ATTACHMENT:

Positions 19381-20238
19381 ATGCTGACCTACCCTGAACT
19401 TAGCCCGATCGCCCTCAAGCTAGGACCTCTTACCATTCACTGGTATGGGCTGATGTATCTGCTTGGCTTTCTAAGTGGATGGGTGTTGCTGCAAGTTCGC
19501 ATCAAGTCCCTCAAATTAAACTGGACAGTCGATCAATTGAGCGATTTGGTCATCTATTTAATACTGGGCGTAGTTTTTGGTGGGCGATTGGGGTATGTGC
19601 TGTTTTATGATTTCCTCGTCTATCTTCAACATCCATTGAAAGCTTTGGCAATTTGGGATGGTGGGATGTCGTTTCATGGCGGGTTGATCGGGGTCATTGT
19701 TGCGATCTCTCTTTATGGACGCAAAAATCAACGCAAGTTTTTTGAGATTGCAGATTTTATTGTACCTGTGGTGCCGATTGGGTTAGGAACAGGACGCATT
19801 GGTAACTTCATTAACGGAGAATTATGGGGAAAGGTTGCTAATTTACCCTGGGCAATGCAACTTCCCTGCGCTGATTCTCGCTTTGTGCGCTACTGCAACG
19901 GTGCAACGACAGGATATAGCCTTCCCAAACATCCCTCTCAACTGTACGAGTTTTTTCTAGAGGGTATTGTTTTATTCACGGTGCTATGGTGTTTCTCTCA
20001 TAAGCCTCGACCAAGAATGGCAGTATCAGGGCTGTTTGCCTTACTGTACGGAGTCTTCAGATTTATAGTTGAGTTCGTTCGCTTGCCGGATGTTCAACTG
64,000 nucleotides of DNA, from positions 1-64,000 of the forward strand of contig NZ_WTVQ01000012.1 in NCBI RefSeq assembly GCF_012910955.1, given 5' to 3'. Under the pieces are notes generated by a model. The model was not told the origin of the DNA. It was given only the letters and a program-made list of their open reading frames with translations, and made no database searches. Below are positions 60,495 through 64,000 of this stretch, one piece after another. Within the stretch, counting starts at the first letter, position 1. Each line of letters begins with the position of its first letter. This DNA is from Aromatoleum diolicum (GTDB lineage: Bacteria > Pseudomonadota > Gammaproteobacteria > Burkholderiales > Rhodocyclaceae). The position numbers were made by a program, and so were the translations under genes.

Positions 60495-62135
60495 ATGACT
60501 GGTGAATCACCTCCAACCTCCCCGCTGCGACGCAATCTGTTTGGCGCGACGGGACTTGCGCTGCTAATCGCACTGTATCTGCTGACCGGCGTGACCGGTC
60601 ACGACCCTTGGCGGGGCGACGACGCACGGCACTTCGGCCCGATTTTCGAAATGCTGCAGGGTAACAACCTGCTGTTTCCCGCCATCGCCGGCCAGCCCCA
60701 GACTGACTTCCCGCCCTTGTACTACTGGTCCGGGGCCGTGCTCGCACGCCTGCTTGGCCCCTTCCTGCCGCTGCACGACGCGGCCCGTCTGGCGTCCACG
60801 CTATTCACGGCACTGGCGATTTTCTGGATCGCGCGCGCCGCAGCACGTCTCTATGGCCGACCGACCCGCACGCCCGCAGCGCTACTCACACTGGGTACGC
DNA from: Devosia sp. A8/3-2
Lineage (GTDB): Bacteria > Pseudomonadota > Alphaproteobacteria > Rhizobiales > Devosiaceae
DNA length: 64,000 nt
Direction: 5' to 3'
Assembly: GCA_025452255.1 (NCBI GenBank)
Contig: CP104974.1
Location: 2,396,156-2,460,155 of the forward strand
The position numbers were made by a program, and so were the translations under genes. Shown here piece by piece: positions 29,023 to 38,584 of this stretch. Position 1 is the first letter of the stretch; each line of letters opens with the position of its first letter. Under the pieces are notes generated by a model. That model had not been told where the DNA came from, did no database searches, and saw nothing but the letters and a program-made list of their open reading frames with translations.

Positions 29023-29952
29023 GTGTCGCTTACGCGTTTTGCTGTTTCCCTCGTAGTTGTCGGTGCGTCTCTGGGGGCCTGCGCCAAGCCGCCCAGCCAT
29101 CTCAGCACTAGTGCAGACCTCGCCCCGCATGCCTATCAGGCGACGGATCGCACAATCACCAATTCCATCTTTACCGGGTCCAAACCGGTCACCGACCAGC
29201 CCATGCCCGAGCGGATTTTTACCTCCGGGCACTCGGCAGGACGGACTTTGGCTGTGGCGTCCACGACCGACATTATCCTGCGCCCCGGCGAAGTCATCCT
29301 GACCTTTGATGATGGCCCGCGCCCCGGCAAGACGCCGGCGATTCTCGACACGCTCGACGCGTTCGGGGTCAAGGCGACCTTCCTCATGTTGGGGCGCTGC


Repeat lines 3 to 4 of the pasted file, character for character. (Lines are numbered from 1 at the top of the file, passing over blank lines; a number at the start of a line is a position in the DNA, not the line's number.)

19401 TAGCCCGATCGCCCTCAAGCTAGGACCTCTTACCATTCACTGGTATGGGCTGATGTATCTGCTTGGCTTTCTAAGTGGATGGGTGTTGCTGCAAGTTCGC
19501 ATCAAGTCCCTCAAATTAAACTGGACAGTCGATCAATTGAGCGATTTGGTCATCTATTTAATACTGGGCGTAGTTTTTGGTGGGCGATTGGGGTATGTGC